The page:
HISTORY OF CONFLICT
1889- 23rd President Benjamin Harrison admits Dakota into the Union as the 39th state.
1936- William Langer is elected Governor of Dakota.
1945- Fred Aandahl seizes control of Dakota in a coup, naming himself governor-for-life.
1946- Civil war breaks out in Dakota. The northern half of the state secedes on August 23 with the secret support of the Communist Canadian government. Despite President Harry S. Truman's attempts to reunite the state, North and South Dakotas are created.
1947- "Great Leader" Fred Aandahl travels to Washington, D.C. to speak before Congress. He declares North Dakota a "sovereign state, beholden neither to South Dakota nor America as a whole." Congress officially condemns North Dakota, calling it a "Communist state" and "an overwhelming threat to national security." President Truman orders the United States Army to take up positions along the North Dakota/ South Dakota border.
1949- North Dakota officially aligns itself with Communist Canada and begins receiving aid.
1950- After three years of rising tensions, North Dakota, backed by Canada, invades South Dakota on June 25. President Truman appeals to the United Nations for a U.S.-led "police action." The U.N. agrees. The Dakotan War begins.
1951- Liberation of Pierre, the capital of South Dakota, on April 21, as a combined U.S. Army/South Dakotan Army pushes the North Dakotan Army back over the border.
1953- Armistice treaty is signed in Rapid City, South Dakota. Dakotan War officially ends, though North and South Dakota will remain separate states. Tensions remain between North and South Dakota, though fighting remains isolated.
1968- Hoping to reestablish relations with the world's superpowers, North Dakota signs the Nuclear Nonproliferation Treaty (NPT) along with the United States, the Soviet Union, and 58 other countries.
1971- North Dakota secretly begins research into nuclear weaponry, in violation of the NPT.
1988- The Olympic Games are held in Pierre, South Dakota. North Dakota, after being denied the opportunity to cohost the games, refuses to participate. Cuba and Ethiopia also boycott in support of North Dakota.
1993- North Dakota announces its withdrawal from the NPT and bars inspections of nuclear facilities by U.N. weapons inspectors. President Clinton condemns North Dakota's actions.
1994- North Dakotan leader Fred Aandahl dies, after ruling for nearly 50 years. His son (by marriage), John Hoeven, holds on to power and dubs himself "Dear Leader." The Clinton Administration drafts the "Agreed Framework," which bars North Dakota from attempting to produce weapons-grade plutonium. Dear Leader Hoeven signs the agreement. For the time being, North Dakota's nuclear weapons program is put on hold.
1999- North Dakota fires a test missile over Minnesota. President Clinton condemns the action.
2001- Following the terrorist attacks of September 11, President Bush names North Dakota--along with Iran and Iraq--as part of an "Axis of Evil" that supports terrorism. Dear Leader Hoeven expresses outrage.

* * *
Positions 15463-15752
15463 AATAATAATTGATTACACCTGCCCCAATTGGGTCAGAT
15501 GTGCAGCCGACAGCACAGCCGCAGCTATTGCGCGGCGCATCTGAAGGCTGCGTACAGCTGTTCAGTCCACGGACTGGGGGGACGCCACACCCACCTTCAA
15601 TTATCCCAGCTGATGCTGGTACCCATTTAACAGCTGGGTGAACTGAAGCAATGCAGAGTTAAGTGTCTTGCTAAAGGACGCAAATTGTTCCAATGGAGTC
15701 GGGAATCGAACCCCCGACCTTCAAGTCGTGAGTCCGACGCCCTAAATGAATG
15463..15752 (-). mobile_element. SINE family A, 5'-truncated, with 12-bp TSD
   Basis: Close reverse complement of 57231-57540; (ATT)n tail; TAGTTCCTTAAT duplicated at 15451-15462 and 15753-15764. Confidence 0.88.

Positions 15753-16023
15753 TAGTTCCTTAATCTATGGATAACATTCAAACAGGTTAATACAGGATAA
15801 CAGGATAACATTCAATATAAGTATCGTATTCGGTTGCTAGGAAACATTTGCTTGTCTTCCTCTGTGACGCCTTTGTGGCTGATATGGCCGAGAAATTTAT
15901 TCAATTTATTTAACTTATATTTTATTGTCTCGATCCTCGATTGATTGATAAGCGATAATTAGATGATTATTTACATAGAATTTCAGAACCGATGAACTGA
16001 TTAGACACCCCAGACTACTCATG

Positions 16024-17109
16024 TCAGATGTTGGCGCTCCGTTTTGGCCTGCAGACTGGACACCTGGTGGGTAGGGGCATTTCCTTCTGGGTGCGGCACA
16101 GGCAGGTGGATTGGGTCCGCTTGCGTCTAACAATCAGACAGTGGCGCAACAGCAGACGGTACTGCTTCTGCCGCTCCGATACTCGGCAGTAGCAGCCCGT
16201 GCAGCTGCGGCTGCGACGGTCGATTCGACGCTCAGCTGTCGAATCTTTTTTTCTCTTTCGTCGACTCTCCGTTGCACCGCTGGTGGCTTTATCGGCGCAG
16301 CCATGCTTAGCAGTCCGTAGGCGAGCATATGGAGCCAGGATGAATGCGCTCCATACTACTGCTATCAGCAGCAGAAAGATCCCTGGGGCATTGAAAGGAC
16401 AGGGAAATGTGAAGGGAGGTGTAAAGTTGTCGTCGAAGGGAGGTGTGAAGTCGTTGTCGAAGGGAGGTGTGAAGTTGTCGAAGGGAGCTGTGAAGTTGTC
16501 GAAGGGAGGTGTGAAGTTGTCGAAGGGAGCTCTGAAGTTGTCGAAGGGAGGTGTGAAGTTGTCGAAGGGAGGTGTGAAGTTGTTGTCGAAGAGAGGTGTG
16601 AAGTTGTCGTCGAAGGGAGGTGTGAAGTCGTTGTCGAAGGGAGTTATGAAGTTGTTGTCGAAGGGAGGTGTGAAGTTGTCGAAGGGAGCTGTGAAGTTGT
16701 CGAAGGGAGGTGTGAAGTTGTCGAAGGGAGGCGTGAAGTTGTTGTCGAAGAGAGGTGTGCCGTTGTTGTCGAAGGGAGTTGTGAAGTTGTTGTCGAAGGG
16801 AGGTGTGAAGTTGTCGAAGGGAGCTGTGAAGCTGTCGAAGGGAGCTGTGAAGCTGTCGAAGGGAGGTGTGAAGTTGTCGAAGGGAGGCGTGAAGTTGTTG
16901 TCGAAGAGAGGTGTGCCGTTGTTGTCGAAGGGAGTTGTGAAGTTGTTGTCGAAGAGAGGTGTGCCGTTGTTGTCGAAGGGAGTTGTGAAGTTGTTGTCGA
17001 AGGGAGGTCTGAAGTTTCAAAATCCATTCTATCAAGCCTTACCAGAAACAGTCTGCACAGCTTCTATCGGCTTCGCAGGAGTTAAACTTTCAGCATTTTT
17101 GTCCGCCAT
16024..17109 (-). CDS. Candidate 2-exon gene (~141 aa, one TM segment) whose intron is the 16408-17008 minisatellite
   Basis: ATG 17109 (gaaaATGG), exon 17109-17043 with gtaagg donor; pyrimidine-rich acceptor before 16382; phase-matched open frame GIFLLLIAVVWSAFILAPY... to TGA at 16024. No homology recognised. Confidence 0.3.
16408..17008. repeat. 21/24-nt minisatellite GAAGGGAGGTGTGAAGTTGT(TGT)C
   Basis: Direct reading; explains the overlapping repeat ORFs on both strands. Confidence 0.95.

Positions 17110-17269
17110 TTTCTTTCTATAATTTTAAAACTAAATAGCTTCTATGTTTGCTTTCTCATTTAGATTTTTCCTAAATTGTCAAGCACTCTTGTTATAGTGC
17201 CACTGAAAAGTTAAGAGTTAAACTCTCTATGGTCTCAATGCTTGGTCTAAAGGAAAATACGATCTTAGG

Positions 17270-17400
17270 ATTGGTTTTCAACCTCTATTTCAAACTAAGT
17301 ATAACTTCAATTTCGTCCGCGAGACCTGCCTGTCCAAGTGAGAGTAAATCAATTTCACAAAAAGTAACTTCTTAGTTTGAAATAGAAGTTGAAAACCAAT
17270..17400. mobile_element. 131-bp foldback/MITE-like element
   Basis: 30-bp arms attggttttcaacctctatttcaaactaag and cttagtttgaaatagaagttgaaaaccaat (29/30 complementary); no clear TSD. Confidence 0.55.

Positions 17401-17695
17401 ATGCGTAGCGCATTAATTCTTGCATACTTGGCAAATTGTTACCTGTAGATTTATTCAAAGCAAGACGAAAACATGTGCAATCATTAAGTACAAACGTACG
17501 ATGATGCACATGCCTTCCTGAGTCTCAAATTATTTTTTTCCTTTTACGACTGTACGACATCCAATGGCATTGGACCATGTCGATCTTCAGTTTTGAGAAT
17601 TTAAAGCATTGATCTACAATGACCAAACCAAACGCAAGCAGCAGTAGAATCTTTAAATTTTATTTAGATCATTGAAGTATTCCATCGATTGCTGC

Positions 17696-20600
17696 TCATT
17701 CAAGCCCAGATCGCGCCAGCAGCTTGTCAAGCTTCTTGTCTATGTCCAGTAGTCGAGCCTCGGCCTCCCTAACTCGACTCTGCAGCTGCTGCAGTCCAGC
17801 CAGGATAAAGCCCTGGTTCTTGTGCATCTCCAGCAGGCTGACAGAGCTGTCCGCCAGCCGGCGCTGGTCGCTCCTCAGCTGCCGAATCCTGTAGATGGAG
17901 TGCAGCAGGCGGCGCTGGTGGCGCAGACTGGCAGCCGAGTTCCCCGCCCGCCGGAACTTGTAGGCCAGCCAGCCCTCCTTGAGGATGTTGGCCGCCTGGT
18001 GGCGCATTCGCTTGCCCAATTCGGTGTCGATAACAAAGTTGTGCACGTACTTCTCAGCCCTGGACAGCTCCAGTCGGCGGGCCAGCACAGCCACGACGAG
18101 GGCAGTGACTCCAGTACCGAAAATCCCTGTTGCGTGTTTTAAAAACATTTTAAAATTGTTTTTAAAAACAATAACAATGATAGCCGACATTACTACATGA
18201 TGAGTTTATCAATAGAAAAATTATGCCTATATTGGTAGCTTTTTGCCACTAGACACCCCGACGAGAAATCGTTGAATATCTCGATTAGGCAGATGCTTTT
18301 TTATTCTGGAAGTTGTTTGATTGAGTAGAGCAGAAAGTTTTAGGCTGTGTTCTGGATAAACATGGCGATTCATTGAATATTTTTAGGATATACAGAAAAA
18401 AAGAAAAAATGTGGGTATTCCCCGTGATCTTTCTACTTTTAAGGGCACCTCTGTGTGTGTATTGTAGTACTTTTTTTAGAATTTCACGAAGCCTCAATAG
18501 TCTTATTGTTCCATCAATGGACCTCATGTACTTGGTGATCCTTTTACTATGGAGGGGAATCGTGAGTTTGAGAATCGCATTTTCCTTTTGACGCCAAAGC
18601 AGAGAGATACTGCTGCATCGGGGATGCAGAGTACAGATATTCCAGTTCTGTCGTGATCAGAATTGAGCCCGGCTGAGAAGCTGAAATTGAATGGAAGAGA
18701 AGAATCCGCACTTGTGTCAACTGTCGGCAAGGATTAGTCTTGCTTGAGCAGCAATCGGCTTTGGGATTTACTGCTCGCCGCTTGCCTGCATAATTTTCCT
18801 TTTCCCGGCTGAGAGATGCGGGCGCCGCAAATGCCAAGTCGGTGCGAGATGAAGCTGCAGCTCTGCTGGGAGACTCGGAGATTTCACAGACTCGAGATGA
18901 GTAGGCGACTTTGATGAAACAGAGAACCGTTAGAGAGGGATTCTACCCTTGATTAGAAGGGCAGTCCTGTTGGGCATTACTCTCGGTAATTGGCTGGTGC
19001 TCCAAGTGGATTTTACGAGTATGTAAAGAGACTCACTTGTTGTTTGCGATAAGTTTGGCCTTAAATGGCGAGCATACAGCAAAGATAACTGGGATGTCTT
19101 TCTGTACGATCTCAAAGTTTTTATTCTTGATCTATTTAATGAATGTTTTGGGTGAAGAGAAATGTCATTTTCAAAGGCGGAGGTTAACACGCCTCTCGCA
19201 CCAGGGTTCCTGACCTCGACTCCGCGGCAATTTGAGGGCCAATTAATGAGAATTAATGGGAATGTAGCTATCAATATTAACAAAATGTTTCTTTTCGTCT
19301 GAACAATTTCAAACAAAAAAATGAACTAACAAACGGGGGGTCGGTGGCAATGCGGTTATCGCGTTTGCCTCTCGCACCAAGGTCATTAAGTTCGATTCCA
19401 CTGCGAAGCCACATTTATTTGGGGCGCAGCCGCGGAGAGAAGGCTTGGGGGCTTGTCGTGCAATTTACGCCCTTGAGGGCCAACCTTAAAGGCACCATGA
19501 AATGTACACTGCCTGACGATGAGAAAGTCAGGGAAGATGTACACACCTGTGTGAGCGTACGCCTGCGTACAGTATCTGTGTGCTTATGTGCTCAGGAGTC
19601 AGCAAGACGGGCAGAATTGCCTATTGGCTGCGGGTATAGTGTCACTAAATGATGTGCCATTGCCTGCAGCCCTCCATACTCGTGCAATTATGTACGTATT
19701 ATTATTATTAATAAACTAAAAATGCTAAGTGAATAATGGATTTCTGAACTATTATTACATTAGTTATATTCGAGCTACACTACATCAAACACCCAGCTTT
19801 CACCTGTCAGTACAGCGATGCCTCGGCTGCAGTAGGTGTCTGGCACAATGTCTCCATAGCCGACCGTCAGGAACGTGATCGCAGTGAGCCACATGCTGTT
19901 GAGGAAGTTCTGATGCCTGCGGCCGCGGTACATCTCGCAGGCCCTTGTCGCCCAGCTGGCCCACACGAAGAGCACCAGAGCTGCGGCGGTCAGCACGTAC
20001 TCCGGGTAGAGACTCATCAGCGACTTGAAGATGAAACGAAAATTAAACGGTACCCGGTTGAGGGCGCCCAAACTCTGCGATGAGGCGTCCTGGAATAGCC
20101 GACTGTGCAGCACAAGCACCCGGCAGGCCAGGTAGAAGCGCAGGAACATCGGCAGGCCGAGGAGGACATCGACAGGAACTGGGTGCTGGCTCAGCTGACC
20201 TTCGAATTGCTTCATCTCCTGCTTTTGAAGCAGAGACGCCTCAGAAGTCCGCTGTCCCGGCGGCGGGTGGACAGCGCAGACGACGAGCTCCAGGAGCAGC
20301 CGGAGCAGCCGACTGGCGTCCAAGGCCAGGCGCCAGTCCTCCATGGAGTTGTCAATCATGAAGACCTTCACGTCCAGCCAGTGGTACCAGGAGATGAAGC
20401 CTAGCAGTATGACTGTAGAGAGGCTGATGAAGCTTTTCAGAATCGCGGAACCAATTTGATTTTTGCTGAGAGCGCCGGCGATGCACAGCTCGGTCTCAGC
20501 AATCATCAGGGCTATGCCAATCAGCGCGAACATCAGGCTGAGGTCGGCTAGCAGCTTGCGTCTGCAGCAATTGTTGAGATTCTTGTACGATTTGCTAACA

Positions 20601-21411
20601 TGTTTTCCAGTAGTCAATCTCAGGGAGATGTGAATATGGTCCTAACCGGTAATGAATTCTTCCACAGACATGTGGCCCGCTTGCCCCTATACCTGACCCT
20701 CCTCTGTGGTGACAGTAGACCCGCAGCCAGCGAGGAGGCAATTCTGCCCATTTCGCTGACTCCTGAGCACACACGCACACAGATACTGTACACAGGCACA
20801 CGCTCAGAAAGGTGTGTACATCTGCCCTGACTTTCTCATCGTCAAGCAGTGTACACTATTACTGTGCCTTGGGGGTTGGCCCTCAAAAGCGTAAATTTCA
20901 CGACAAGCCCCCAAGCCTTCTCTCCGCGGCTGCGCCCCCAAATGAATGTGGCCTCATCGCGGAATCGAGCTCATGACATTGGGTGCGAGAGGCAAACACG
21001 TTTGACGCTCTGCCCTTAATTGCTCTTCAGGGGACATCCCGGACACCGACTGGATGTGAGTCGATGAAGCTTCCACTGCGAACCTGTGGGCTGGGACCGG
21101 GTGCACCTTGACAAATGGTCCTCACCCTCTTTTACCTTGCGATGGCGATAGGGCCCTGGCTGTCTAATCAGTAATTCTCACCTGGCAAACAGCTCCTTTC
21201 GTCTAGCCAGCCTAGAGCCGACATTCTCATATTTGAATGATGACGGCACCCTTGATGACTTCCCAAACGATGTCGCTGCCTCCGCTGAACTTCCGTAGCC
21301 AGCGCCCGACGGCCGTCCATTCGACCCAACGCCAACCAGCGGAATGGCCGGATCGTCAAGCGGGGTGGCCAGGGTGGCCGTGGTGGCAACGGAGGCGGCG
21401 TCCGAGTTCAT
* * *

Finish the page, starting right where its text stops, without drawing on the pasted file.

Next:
2002- Dear Leader Hoeven announces that North Dakota has tested and is mass-producing nuclear weapons. The announcement stuns the world. President Bush condemns North Dakota's actions. South Dakota and Minnesota shit pants.
2003- Thwarting diplomatic discussions, Dear Leader Hoeven declares that any sanctions brought against North Dakota would constitute a "declaration of war." A tense standoff begins.
NORTH DAKOTA'S "DEAR LEADER," JOHN HOEVEN
John Hoeven, leader of the Democratic People's Republic of North Dakota and ruler-for-life of North Dakota, was born in southeast Bismarck in 1957. His father, Fred Aandahl, ruled North Dakota from 1945 until Aandahl's death in 1994.
Little is known about John Hoeven (or "Dear Leader," as he is known to North Dakotans). What is known is drawn largely from North Dakota's state-controlled media, which is often filled with flowery praise for the state's ruler. Hoeven is known to enjoy expensive cognac, American movies, and Looney Tunes cartoons. He has been married for over 20 years to wife Mikey L. Hoeven. Together, they have two children.
NORTH DAKOTA'S NUCLEAR THREAT
Although exact figures are unknown, the United States Department of Defense believes North Dakota has somewhere between 1,000 and 1,200 nuclear weapons hidden in missile silos around the state.
THE THREAT OF NORTH DAKOTA
Positioned just 35 miles from the North Dakota/South Dakota demilitarized zone, South Dakota's capital, Pierre, is within striking distance from North Dakota's nuclear arsenal and its massive artillery. This situation has led to a lasting standoff between the two states, as North Dakota could easily destroy South Dakota's capital.
PRESIDENT BUSH'S STATEMENTS ON NORTH DAKOTA
"The leaders of North Dakota have been a thorn in America's side for long enough. The United States will no longer tolerate their harboring of terrorists, just as we will no longer tolerate it from Iraq and Iran." --from his January 29, 2002 "Axis of Evil" speech before Congress
"I loathe [North Dakota Governor] John Hoeven. He's a twerp, a pygmy. I've got a visceral reaction to him." --from a speech at a Republican fundraiser in Rapid City, South Dakota
"We would be willing to offer up aid, a kind hand, if John Hoeven and his wife would cease nuclear proliberation [sic]." --from a January 13, 2003 speech in the White House press room
For more information about the North Dakotan crisis, visit our website at www.thestranger.com.